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The Political And Cultural Plight Against Small Family Farming

Gracy Olmstead joined Federalist Radio to talk about the regulatory burdens facing small farms.


Gracy Olmstead, senior writer at The American Conservative and senior contributor at The Federalist, joined Ben in studio to discuss her latest reporting on small scale American farmers, the regulatory burdens facing them, and the culture leading children to flee the family business. She also reviewed the summer blockbuster “Stranger Things.”

Olmstead interviewed farmers across the country about the politics and policies that impact their businesses. “Everything that the federal government has put in place has really been fostered by the farm lobby–these big factory farms who have all the power in Washington who are able to keep smaller players out,” Olmstead said.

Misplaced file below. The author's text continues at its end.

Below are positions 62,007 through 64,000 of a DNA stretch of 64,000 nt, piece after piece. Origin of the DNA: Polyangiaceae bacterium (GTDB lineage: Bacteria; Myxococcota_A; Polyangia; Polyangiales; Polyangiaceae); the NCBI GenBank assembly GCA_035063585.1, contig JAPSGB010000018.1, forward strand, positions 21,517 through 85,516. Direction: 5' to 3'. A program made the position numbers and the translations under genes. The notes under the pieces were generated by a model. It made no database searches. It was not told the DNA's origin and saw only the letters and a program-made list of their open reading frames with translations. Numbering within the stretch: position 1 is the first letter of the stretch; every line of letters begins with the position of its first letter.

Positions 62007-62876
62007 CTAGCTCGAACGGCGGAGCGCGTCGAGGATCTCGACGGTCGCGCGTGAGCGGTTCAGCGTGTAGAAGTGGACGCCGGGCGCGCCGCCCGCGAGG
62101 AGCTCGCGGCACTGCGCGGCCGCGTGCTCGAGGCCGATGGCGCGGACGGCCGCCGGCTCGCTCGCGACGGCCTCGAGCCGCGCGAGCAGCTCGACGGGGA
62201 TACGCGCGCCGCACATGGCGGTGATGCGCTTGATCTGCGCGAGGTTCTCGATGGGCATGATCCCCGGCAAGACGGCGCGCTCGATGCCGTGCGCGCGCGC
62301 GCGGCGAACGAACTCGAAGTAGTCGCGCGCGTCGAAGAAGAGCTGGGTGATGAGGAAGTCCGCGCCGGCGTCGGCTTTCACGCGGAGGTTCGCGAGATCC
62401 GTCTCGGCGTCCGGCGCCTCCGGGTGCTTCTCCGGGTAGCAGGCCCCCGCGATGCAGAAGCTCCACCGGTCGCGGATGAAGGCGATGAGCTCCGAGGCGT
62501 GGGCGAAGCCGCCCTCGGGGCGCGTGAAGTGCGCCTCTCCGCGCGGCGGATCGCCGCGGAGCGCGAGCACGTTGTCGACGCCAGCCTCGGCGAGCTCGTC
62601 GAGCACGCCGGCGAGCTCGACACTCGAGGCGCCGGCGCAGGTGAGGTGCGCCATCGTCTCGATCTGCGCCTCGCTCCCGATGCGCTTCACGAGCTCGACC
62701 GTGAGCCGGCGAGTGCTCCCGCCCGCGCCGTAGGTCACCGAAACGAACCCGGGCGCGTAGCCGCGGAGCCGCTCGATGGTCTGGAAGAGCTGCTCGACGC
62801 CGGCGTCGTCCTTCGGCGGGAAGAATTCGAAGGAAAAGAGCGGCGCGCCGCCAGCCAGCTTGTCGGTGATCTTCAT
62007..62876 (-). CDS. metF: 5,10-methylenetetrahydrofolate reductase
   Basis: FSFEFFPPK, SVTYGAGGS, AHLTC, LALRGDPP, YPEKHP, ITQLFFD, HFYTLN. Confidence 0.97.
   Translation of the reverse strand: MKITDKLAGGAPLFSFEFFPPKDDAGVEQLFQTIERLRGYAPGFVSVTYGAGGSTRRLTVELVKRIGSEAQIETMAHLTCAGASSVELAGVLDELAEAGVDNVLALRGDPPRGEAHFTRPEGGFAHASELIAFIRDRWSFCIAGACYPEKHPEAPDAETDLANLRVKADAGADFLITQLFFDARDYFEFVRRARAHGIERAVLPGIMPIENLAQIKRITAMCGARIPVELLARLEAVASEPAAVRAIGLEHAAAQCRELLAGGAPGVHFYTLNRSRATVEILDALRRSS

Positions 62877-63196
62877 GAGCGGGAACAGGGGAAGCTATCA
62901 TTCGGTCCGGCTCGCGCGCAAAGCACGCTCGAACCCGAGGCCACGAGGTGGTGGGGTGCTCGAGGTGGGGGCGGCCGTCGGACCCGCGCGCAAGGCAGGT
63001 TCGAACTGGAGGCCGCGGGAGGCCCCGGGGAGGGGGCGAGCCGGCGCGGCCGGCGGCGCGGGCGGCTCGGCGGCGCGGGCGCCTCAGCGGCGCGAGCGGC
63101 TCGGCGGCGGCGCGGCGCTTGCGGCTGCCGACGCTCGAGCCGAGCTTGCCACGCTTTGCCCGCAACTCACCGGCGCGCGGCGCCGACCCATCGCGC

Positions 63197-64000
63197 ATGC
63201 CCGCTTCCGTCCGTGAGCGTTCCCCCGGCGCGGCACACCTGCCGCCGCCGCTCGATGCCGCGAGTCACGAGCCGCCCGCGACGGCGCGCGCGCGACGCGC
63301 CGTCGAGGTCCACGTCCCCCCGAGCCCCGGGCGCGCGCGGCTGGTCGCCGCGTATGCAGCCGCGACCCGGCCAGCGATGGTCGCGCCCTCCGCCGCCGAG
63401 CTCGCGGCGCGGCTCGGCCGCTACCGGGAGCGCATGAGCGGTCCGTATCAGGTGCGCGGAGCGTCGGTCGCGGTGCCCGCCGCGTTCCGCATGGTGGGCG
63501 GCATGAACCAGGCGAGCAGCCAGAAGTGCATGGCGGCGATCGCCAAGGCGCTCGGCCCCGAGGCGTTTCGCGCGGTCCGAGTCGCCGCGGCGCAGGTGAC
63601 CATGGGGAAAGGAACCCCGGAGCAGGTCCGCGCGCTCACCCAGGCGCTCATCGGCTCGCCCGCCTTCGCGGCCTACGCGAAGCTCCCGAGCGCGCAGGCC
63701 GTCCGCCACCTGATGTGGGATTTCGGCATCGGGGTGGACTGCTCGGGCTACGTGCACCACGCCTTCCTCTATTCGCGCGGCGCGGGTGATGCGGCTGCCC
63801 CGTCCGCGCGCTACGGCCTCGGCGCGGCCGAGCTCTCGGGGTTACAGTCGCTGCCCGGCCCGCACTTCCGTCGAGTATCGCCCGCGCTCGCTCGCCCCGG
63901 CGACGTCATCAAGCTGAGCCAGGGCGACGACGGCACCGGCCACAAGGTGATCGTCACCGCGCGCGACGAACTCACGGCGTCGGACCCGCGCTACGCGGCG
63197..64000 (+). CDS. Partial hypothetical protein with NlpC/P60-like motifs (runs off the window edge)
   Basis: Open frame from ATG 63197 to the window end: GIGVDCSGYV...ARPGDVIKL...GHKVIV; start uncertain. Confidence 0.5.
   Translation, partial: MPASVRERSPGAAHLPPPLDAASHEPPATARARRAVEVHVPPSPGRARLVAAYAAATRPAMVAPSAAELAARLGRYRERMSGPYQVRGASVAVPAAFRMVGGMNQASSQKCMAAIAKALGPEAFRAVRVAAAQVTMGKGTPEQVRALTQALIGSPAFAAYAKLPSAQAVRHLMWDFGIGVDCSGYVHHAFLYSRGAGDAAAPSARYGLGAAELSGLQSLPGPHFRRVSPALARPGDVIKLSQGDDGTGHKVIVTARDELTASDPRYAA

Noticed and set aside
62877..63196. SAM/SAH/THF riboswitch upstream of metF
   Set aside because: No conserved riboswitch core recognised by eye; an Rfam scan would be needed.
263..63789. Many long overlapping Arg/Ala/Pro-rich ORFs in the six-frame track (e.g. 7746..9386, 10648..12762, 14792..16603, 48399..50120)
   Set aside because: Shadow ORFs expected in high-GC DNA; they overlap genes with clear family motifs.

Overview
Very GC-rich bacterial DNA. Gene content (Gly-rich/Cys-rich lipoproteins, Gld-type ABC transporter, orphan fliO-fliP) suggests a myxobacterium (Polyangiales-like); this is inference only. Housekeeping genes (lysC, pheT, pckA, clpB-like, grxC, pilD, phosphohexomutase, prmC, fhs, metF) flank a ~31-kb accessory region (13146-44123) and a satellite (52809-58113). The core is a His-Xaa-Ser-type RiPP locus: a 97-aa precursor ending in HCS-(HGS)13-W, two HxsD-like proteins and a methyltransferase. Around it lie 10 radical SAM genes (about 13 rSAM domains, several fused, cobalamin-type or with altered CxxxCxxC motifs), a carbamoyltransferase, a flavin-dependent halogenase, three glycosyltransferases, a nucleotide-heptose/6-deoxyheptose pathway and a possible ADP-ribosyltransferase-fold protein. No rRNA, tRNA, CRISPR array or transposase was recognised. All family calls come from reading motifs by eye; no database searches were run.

Once a majority agrarian society, American farming now struggles in the face of a culture that makes farming out to be a lesser, blue collar job. “What I see as being incredibly important about the generational family farming model is the longevity that it produces, in terms of loyalty to community and family, and then the way it makes you take care of the land you own.”

Later in the hour, they discussed the ’80s nostalgia captured by the new series “Stranger Things,” and it’s strength in storytelling through a child’s eyes. “If the focus had shifted away from the kids and the teenagers, it could have just been an X-files episode,” Domenech said. “I did find it interesting that this was a story that was more about the kids than it was the adults and that’s not something you typically see in this genre.”

Listen here: